ISBN-10:
1556080425
ISBN-13:
9781556080425
Pub. Date:
10/31/1988
Publisher:
Springer Netherlands
The Role of Case in Russian Syntax / Edition 1

The Role of Case in Russian Syntax / Edition 1

by C. Neidle

Hardcover

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Product Details

ISBN-13: 9781556080425
Publisher: Springer Netherlands
Publication date: 10/31/1988
Series: Studies in Natural Language and Linguistic Theory , #10
Edition description: 1988
Pages: 214
Product dimensions: 6.10(w) x 9.25(h) x 0.24(d)

Table of Contents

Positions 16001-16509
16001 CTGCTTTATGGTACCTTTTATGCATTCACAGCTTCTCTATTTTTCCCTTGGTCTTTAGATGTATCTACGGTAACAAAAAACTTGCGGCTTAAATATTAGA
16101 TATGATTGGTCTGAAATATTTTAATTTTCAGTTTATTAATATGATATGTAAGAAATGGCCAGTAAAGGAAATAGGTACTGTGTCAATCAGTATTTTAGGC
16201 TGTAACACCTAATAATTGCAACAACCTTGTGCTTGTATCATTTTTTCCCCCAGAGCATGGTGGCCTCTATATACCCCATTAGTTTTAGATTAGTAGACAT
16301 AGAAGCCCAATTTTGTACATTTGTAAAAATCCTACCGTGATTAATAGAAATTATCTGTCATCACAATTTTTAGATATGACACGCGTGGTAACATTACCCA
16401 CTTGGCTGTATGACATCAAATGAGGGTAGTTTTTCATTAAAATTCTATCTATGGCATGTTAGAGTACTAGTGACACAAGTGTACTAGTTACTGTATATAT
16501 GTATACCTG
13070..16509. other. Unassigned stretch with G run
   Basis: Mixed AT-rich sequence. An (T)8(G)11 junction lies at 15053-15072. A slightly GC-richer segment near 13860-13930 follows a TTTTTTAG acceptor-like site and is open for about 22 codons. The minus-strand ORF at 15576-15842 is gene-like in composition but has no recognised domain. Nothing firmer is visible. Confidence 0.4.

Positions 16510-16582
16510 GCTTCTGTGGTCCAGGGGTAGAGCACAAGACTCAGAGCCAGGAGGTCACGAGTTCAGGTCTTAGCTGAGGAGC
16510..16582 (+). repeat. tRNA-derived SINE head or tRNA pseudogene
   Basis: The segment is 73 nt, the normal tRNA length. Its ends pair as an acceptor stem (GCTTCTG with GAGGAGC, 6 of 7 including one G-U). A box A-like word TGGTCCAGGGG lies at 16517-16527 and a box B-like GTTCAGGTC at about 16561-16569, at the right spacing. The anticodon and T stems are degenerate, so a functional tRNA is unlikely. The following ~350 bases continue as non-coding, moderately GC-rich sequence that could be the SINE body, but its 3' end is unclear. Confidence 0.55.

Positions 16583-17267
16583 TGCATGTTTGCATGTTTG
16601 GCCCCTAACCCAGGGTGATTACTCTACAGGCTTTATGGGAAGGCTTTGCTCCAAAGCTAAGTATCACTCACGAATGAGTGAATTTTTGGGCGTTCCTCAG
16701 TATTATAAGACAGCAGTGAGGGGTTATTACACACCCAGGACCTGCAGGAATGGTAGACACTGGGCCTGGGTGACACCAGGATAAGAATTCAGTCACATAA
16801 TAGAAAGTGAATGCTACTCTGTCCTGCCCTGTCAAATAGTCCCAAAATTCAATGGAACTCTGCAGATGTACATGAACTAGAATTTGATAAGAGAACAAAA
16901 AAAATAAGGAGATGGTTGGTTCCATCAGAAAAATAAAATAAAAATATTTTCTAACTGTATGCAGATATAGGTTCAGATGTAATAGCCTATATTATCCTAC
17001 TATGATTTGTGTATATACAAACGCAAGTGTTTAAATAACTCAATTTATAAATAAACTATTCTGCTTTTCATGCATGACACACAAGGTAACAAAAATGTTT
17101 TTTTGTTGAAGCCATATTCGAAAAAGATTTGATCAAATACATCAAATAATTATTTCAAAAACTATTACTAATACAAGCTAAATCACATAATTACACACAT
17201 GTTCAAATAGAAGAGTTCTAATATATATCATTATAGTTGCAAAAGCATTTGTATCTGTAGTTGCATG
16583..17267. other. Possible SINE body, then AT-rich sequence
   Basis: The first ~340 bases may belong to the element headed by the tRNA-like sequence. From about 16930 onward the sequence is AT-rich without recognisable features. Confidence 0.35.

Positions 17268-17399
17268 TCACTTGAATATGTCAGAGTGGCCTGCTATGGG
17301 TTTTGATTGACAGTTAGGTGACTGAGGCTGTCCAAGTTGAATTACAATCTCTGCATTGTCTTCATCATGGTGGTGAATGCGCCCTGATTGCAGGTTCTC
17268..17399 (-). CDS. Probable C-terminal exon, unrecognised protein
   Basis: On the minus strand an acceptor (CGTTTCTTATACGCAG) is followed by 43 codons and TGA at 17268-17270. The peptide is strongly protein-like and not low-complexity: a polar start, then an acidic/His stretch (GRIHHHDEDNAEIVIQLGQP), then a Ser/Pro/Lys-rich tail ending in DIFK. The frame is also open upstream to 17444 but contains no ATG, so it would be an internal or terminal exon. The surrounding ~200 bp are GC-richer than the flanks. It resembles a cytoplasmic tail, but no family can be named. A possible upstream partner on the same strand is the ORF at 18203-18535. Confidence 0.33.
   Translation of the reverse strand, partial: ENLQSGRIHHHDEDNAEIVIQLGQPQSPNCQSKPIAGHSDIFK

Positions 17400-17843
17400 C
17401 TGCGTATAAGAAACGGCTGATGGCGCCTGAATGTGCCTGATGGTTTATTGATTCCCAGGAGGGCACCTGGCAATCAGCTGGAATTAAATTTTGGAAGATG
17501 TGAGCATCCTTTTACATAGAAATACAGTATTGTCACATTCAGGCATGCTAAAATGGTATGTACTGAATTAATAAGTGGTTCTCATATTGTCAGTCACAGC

1. Overview of Case in Russian.- 1. Case in Russian.- 2. The Representation of Case.- 3. Assignment of Case.- 3.1. Phrase Structure Annotations.- 3.2. Case Assignment by Prepositions.- 3.3. Russian Phrase Structure Rules.- 3.4. Summary.- 4. The Case of Adjectives.- 5. Agreement.- 5.1. Features: Number, Gender, Person, and Case.- 5.2. Concord.- 5.3. Animacy.- 5.4. An Apparent Agreement Paradox.- 6. Second Predicate Modifiers.- 2. Object Case Marking and The Genitive of Negation.- 1. Lexically Governed Alternation.- 1.1. Semantic Considerations.- 1.2. Historical Evolution.- 1.3. Formal Account.- 1.3.1. Natural Semantic Class.- 1.3.2. Alternation and Case Features.- 2. Genitive of Negation.- 2.1. Semantic Considerations.- 2.2. Historical Evolution.- 2.3. Formal Account.- 2.3.1. Scope-Marking.- 2.3.2. Scope of Negation: Interpretation.- 3. Distinct Mechanisms for Genitive Marking.- 3.1. Null Q?.- 3.2. Sources of Genitive Marking.- 3.2.1. Partitive Genitive.- 3.2.2. Genitive of Negation.- 3.2.3. Distinct Processes.- 4. Other Types of Negation.- 4.1. Net.- 4.2. Constituent Negation.- 5. Scope, Interpretation, and Distribution of [+Q].- 5.1. Formal Representation.- 5.2. Genitive Case Marking and Scope.- 5.3. Other Correlations with Genitive Marking.- 5.3.1. Individuation.- 5.3.2. Morphological Tendencies.- 6. Accusative/Genitive Alternation and Polarity Sensitivity.- 7. The Feature [Q] and Semantics.- 8. Summary.- 3. Apparent Genitive Subjects Within the Scope of Negation.- 1. Demotion.- 2. Do Genitive Subjects Exist?.- 2.1. Agreement.- 2.2. Gerund Constructions.- 2.3. Reflexives.- 2.4. Word Order.- 3. Formalization of the Rule of Demotion.- 3.1. Predictions: Transitive Verbs.- 3.2. Further Consequences of Demotion.- 3.3. Interaction with Other Lexical Redundancy Rules.- 3.3.1. Passive Forms.- 3.3.2. -sja Forms.- 3.4. Non-demoted Subjects.- 3.5. Genitive Marking and Grammatical Functions.- 3.6. Indefiniteness.- 4. Numeral Phrases and Quantifier Phrases.- 1. Numeral Phrases.- 1.1. Russian Numeral Paradigms.- 1.2. Numerals greater than 1.- 1.2.1. The Constituency of Numeral Phrases.- 1.2.2. Distribution of Numeral Phrases.- 1.3. Numerals ending in 1.- 2. Quantifier Phrases.- 2.1. Other Quantifiers.- 2.2. Those Several Strange Phrases.- 3. Disagreement about Non-agreeing Phrases.- 3.1. Subjecthood and Agreement.- 3.1.1. Agreement.- 3.1.2. Gerunds.- 3.1.3. Reflexives.- 3.1.4. Word Order.- 3.1.5. Transitivity.- 3.2. Numeric Quantifiers and Agreement Features.- 3.2.1. Numbers Greater than 4.- 3.2.2. Small Numbers.- 3.3. Conclusion.- 4. One Million.- 5. Summary.- 5. Subject Case Marking and Case Agreement of Modifiers.- 1. Data.- 1.1. Second Predicates.- 1.2. Odin and Sam.- 1.3. Second Predicate within Infinitival Clauses.- 1.3.1. Second Nominative with Subjective Infinitives.- 1.3.2. Second Dative with Objective Infinitives.- 1.3.3. Second Dative with Overt Complementizers.- 1.3.4. Second Dative with Passive.- 2. Adjuncts and Complements.- 2.1. Restrictions on the Distribution of Odin and Sam.- 2.2. Subjects of Non-tensed Clauses.- 3. Agreement and Control Relations.- 3.1. Grammatical Control.- 3.1.1. Agreement of Adjuncts and Grammatical Control.- 3.1.2. Object Control.- 3.2. Overt Complementizers.- 3.3. Other Cases of Control.- 3.4. Conclusions about Grammatical and Anaphoric Control.- 3.5. More Control Restrictions.- 4. Comparison with Alternative Accounts.- 5. Conclusions.- 6. Consequences for a Theory of Case.- 1. Long-Distance Phenomena and Control Relations.- 1.1. The Genitive of Negation Reconsidered.- 1.2. Case and Control.- 2. Toward a Theory of Russian Case.- 2.1. The Direct Case Condition.- 2.2. Government vs. Concord.- 2.3. Distribution of Prepositional Phrases.- 3. LFG and the Theory of Case.- 3.1. Structural and Lexical Case Assignment.- 3.2. Direct Case and Optionality.- 4. Conclusions.- Appendix I: Abbreviations and Transliteration.- 1. List of Abbreviations for Sentence Glosses.- 2. Transliteration.- Appendix II: Declension Paradigms.- Appendix III: Lexical Functional Grammar.- 1. Organization.- 2. Phrase Structure Rules.- 3. Lexical Entries.- 4. Lexical Redundancy Rules.- 5. Functional Well-Formedness.- 6. Possible Rules.- 7. Theory of Control and Complementation.- 7.1. Complements vs. Adjuncts.- 7.2. Open Complements.- 7.3. Open Adjuncts.- 7.4. Closed Complements.- 7.5. Closed Adjuncts.- 7.6. The Constituency of Complements.- Index of Names.- Index of Subjects.

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